Guardians of the Galaxy clearly establishes that normal beings can’t simply just hold Infinity Stones in their hands. Even Thanos needs a gauntlet to wield them. But, in Endgame, Hulk just holds the Time Stone like it’s nothing, everyone is running around with the Gauntlet like it’s nothing, then Tony Stark, a mortal, uses the stones. It kills him, yes, and before that he used almost a surgical tool to handle them, but it seems like the rules of the stones got a little thrown out of the window here. Maybe it’s a stone by stone thing since Hawkeye holds the Soul Stone and the Red Skull holds the Tesseract, with and without gloves, at certain points in the series.
There’s a touching moment in Endgame when Steve hides from guards in the ‘70s SHIELD facility only to realize he’s in Peggy Carter’s office. Then he sees Peggy through a window in her office and proceeds to stare at her through the window even as she’s like inches from him, but she never sees him. There’s no real explanation here except, maybe she just didn’t look up or see him out of the corner of her eye, or her office has a view into a one-sided mirror. That would seem odd but it’s possible, we guess.
Yes. James D’Arcy, who played Jarvis in the Agent Carter TV show, became, we think, the first TV created Marvel character to appear in a film. That’s probably because the film’s writers, Christopher Markus and Stephen McFeely, created that show—and maybe because it was a shorter series with less complicated mythology than other shows, in their minds they consider it canon.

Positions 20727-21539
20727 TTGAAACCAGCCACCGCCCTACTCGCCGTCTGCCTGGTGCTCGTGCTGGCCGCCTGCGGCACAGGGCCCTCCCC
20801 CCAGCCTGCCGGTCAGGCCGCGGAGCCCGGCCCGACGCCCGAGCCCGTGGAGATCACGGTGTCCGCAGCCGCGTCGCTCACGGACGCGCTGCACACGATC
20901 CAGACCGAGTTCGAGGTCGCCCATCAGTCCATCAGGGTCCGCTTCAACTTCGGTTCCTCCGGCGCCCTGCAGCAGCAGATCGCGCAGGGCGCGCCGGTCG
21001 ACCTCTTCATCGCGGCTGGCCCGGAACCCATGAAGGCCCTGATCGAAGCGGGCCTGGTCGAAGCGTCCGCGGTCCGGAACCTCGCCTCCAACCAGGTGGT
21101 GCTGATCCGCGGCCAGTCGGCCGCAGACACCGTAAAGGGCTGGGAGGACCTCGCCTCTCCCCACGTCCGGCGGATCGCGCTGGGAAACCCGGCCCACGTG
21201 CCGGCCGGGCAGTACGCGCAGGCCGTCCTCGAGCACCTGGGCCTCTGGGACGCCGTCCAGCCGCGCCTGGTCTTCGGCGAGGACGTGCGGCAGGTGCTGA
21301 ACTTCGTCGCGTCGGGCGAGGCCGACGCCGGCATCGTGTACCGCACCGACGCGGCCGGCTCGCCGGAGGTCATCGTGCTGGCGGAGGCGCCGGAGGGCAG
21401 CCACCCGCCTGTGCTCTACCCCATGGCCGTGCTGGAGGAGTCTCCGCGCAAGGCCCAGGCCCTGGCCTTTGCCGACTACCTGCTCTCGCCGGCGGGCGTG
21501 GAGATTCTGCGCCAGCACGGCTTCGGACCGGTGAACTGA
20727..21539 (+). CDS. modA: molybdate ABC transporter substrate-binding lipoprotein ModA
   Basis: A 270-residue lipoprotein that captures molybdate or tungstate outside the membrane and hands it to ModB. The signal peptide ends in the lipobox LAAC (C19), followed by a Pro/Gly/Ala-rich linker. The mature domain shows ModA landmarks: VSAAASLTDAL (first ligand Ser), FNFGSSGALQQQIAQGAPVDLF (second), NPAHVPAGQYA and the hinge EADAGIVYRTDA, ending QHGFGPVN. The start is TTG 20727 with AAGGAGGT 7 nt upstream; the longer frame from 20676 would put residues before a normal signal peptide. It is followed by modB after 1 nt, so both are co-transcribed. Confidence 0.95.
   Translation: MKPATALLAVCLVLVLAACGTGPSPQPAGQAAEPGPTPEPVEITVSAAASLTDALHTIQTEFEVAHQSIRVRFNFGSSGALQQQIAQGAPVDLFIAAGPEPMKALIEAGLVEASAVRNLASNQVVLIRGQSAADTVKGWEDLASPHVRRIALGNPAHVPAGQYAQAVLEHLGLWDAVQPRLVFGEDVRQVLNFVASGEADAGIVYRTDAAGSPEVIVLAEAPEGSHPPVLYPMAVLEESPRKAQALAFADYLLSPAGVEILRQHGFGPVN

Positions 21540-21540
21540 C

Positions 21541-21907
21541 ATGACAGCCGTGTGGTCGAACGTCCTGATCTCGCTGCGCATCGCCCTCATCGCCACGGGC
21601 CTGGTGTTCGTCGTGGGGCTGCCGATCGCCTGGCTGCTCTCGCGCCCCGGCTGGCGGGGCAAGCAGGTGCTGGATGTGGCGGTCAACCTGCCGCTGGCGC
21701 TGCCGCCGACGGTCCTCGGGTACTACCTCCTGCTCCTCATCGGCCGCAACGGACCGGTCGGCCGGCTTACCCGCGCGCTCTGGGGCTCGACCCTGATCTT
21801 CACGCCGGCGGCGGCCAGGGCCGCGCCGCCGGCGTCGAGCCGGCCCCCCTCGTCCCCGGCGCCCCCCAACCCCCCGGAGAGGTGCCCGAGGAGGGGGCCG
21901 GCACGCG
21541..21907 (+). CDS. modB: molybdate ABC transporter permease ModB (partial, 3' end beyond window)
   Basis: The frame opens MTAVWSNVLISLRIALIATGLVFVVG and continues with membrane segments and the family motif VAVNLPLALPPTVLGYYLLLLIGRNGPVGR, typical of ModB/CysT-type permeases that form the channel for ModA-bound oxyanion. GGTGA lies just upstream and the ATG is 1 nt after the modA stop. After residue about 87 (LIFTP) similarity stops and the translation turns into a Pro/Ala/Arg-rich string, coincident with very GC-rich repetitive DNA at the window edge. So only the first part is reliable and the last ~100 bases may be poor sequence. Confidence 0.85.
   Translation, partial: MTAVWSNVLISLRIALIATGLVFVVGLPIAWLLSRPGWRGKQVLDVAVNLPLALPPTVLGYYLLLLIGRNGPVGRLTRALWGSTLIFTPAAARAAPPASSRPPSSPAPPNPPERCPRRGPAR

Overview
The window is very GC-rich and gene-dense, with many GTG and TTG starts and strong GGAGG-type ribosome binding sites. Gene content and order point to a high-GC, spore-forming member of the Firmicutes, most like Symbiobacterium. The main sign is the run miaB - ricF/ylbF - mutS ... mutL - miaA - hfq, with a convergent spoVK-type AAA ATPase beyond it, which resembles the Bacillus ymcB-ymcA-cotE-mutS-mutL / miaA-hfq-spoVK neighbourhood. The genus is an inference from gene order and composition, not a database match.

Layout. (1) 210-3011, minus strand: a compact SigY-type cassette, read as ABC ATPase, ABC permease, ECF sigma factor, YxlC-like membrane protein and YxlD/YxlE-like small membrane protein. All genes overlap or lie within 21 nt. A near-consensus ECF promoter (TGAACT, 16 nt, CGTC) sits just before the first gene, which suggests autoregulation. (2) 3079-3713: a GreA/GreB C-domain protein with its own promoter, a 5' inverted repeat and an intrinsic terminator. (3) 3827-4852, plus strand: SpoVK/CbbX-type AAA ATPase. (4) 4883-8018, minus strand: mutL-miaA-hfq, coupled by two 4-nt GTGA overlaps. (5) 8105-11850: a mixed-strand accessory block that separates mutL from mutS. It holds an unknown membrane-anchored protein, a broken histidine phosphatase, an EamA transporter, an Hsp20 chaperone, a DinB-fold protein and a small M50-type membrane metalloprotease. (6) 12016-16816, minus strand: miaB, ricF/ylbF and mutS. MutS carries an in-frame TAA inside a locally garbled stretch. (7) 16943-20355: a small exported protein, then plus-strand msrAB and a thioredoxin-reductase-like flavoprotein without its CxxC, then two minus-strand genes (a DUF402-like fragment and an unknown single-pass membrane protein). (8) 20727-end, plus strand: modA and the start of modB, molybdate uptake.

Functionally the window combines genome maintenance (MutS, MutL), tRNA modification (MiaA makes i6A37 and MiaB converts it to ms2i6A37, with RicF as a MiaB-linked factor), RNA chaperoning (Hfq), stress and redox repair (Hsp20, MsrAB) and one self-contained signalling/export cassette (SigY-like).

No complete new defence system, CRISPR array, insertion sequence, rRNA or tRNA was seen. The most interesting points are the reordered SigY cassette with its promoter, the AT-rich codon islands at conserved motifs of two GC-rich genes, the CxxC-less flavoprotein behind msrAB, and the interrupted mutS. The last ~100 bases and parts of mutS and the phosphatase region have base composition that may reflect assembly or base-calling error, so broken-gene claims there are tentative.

So Black Widow 100 percent dies in Endgame. The film hammers that home on multiple occasions by saying “it can’t be reversed” and that even with the Infinity Stones, she can’t be brought back. So, we assume, she joined Vision and Gamora as people who weren’t snapped from existence and have to stay dead. However, if she really is dead, what’s going to happen with her solo movie that’s coming out, which is part of Phase Four? It would almost certainly have to be a prequel and not about bringing her back. And if it’s a prequel, how would that inform future movies, or will it simply not have to? Time will tell on this one.
When searching for the Soul Stone, Red Skull calls Widow the “daughter of Ivan” which, we find out, is information she was unaware of. They could be referring to Ivan Petrovich Bezukhov, a character from the comics who was Widow’s guardian, but not technically her father, who maybe is being changed slightly for the movies. I’m guessing we’ll get more on that moment in the Black Widow movie.
The whole third act of Endgame is possible because 2014 Nebula poses as 2023 Nebula to return to 2023, and allows 2014 Thanos to come into the future. Between those two moments, we see the Avengers mourning Widow on a dock as well as Hulk’s snap, and Nebula is never there. Why she wouldn’t want to partake in those events after all her hard work is beyond us, as is why the Avengers didn’t look for her. Maybe they are just used to her being a loner. Or maybe the movie just had to get on with it.